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Fiction

Everything Will Be All Right in the End

Ritchie shut his eyes and tuned his bandmates out. He thundered his sticks along his tom-toms and broke out into a full-on drum solo. Luiz’s customers caught on—some visibly disturbed by the swell of heavy music on stage, while others whooped and gave approving nods.

Owen

He stumbled out of the woods with a book pressed under his arm the day I was explaining to Lacy about the particular loveliness of California ladybugs. Blue faded to white in the legs of his jeans, boring holes in the knees. He had amassed more dirt underneath his fingernails than I had ever dreamed of preserving.

Symbiosis

In demanding a new dog, I broke my mother’s cardinal rule, which was to be content with everything I had. She told me that I was lucky, that other children from broken homes grow up with absent parents, or get sent to orphanages, or become juvenile delinquents, she yelled. She told me to accept my lot in life, and I tried, I really did, but I could not stop the gurgle of longing from rising in my throat. It shocked me sometimes, the strength and physicality of my desire.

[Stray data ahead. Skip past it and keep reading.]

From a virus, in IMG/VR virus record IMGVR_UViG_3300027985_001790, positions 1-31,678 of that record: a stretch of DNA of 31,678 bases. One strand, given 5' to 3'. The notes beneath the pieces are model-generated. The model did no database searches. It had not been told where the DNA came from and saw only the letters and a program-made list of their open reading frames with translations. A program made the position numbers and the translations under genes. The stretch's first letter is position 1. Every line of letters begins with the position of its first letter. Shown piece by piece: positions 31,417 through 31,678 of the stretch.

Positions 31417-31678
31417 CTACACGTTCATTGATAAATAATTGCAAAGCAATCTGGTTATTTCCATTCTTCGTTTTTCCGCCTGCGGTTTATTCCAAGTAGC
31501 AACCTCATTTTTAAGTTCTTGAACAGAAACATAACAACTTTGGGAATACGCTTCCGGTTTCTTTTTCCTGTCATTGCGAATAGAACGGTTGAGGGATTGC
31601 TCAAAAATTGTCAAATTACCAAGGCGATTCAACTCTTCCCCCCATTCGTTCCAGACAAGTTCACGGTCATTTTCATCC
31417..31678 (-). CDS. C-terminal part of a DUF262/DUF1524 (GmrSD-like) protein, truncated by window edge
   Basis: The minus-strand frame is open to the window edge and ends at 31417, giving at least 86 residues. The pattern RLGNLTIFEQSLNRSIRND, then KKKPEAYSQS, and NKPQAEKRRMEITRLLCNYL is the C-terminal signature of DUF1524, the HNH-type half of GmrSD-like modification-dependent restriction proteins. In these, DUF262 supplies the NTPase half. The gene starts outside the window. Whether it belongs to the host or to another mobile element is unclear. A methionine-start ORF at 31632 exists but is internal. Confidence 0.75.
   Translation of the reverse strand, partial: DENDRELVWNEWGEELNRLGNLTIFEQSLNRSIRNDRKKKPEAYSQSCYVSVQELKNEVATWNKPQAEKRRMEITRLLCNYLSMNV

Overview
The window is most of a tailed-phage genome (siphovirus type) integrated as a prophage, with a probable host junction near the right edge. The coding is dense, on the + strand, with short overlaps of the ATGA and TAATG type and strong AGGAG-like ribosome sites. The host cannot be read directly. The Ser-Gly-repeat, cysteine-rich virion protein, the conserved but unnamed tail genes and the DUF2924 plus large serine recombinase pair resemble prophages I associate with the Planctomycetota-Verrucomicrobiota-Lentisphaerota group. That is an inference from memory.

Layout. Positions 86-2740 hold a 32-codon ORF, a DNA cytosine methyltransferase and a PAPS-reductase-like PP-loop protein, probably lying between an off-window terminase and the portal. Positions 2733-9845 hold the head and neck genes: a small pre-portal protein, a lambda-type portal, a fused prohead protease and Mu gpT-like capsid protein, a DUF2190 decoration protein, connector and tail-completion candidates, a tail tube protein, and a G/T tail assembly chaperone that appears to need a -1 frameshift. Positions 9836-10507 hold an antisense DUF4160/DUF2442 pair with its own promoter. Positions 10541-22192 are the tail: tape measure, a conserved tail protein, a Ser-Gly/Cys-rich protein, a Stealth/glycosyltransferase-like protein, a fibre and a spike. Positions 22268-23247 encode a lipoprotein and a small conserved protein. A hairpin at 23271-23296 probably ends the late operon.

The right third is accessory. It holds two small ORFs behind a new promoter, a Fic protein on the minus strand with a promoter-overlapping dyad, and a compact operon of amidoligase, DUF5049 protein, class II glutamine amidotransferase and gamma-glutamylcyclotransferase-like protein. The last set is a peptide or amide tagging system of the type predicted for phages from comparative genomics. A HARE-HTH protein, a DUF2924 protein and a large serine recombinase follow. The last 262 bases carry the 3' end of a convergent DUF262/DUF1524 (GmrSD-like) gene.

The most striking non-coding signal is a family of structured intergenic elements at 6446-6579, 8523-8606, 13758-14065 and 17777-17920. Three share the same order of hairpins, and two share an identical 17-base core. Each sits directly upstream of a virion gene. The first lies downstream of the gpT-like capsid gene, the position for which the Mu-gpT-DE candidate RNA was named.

Phase Five

She’d never had anxiety before, never had to pause at each stage of dressing to practice deep breathing, assuring herself that once she got past the door, she’d be okay. Usually that held true. But if Doug came to get Jax, if they left her alone in this strange place, would she be able to keep breathing?

Long Division

Forget the grit of the dirt that you dig your heels into. Forget the force that the Earth exerts upon you just as you exert upon it. Forget air resistance and center of mass. The principle rests only on Newton’s second law: F = ma.

Fire Season

All day she listened, stepped out into the yard to listen, and didn’t hear birds singing or insects buzzing. Heard only a little wind, perhaps, or the drumming of a neighbor who practices every day—who has practiced every day for months—never to arrive at any confidence or skill.